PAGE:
Around 25,000 Square Kilometers of the Moon’s Surface Is Likely Covered In Water Ice 

A study published in the Journal Nature Astronomy reveals that the darkest parts of the Moon likely harbor hidden stores of ice, easily accessible to astronauts. 

It is imperative for the human race to reach the stars. Numerous scientists, philosophers, and writers have agreed that humankind is destined for the stars. We are species that belong among the stars, even though our current technology only allows us to inhabit our planet and live temporarily in orbit around the Earth in space stations.

But humankind is eager to explore the stars, and evidence of that are numerous missions that are currently active. As you read this, we are exploring the Moon, Mars, and the solar system in general. Some of our spacecraft—Voyager 1 and 2—have already reached interstellar space, and we are working on colonizing Mars.

We will probably land a human on Mars by the end of the decade, and NASA and SpaceX are working hard to make this possible.

But going to Mars requires a pit stop in space, and what better place for an outpost towards outer space than Earth’s moon?

The lunar surface—and lava tubes on the Moon—is the ideal place where mankind can build its outpost to help achieve mankind’s goal of becoming an interplanetary species.

This, by no means, is an easy mission and will require great effort, new technologies, and a large budget. But it is necessary if we are to become a species that colonizes the solar system.

To create an outpost on the moon, we need to have a safe environment and resources that will allow the prolonged human occupation on its surface or beneath it.

For humankind to exist on the Moon, water is essential for its survival and as a raw material that can be used to produce fuel.

Luckily for us, we have recently discovered vast traces of water on the Moon. A new study now suggests that an area covering approximately 25,000 square kilometers on the Moon is covered by frozen water.

Lots of water

The presence of hidden pockets of water could be much more common on the surface of the Moon than scientists have suspected. In some cases, these small patches of ice could exist in permanent shadows no larger than a coin, according to a study led by the University of Colorado Boulder published in Nature Astronomy.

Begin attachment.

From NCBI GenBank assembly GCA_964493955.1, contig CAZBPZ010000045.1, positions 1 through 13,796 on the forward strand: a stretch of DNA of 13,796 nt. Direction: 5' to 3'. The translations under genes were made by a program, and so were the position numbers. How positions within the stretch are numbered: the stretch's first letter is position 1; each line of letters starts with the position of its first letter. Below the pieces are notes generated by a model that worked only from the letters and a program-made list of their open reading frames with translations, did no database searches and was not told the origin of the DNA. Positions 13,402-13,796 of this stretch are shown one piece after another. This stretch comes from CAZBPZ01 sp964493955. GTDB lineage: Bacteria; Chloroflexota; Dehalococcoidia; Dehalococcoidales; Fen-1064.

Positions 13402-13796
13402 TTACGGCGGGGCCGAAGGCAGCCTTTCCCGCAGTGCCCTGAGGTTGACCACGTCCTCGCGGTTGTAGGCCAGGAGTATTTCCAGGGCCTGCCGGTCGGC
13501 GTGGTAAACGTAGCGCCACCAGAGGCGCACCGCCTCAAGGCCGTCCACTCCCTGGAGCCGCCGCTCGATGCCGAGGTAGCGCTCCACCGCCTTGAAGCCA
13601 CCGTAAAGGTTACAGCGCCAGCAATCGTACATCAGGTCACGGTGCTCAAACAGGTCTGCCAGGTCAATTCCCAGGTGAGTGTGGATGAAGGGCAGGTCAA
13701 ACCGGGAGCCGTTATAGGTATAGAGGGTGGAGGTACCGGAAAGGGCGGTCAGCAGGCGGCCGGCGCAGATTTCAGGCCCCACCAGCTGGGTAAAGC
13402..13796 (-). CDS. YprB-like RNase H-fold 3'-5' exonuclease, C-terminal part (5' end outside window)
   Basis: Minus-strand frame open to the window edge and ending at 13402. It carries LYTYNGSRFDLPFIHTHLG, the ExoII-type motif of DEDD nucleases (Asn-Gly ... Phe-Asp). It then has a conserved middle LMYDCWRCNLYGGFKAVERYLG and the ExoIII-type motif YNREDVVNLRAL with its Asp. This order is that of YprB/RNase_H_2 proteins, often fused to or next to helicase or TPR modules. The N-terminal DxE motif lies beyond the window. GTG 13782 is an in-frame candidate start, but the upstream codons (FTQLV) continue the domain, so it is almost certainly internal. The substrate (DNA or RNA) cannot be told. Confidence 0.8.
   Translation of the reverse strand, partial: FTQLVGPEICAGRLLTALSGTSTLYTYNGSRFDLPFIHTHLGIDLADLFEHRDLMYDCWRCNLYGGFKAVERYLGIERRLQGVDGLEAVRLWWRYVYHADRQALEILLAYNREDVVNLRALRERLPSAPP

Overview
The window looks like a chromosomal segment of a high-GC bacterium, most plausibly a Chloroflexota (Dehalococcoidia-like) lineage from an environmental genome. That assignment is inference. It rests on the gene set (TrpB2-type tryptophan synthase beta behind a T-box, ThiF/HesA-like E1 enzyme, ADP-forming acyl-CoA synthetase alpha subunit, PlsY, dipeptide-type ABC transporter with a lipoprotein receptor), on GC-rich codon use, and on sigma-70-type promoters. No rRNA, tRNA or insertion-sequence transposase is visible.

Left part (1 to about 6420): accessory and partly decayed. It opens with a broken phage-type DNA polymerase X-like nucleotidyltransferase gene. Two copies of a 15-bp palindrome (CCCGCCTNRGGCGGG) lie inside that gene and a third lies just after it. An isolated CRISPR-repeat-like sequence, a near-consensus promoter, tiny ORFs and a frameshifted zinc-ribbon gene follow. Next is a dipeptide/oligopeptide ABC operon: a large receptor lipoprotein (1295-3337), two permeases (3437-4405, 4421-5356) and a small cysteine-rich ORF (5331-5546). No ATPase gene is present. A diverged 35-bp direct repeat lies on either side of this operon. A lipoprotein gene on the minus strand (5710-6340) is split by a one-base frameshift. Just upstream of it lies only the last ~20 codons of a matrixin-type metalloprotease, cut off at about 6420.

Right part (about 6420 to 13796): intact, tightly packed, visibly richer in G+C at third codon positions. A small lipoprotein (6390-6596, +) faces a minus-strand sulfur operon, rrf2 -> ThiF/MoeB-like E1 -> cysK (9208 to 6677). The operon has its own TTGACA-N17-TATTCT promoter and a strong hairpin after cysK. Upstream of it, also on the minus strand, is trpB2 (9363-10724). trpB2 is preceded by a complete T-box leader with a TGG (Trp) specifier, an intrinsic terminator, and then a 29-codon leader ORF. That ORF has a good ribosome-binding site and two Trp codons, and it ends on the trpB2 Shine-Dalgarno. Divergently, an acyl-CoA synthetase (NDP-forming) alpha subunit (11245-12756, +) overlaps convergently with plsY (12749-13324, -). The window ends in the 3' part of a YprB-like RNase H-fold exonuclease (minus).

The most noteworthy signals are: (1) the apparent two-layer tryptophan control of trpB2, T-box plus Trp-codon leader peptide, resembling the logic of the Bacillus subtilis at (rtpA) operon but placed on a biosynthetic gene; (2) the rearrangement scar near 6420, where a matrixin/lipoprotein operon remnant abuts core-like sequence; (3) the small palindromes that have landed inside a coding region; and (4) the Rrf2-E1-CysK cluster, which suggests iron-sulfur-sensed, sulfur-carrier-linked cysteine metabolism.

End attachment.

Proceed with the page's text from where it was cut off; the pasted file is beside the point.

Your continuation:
“If you can imagine standing on the surface of the moon near one of its poles, you would see shadows all over the place,” said Paul Hayne, assistant professor in the Laboratory of Atmospheric and Space Physics at CU Boulder.

“Many of those tiny shadows could be full of ice,” the researcher explained.

The water on the Moon could literally be trapped in what scientists are referring to as “cold traps.”

In their study, Hayne and his colleagues explored lunar “cold traps,” which are essentially gloomy regions on the surface that exist in a state of eternal darkness. Many have gone without a single ray of sunlight for billions of years. And these nooks and crannies may be far more numerous than the data above suggests.

Based on detailed data from NASA’s Lunar Reconnaissance Orbiter, the researchers estimate that there are approximately 25,000 square kilometers of permanent shadows on the moon and it is in these regions where deposits could exist that, according to their theory, could conserve water through in the form of ice.

“If we are right, the water will be more accessible for drinking, for rocket fuel and everything else that NASA would need,” explained Hayne.

This, if true, would mean that water is far more accessible on the moon than initially thought which in turn would mean that building lunar colonies will be much easier than previously thought, as we would not need to haul water from Earth to the moon, but obtain it directly from the lunar surface.

While this is certainly exciting, Hayne points out that his team can’t prove that these shadows actually contain ice pockets, since the only way to do that (prove it) would be to send astronauts there and have them explore the craters in search for ice.


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Source and reference: University of Colorado Boulder /
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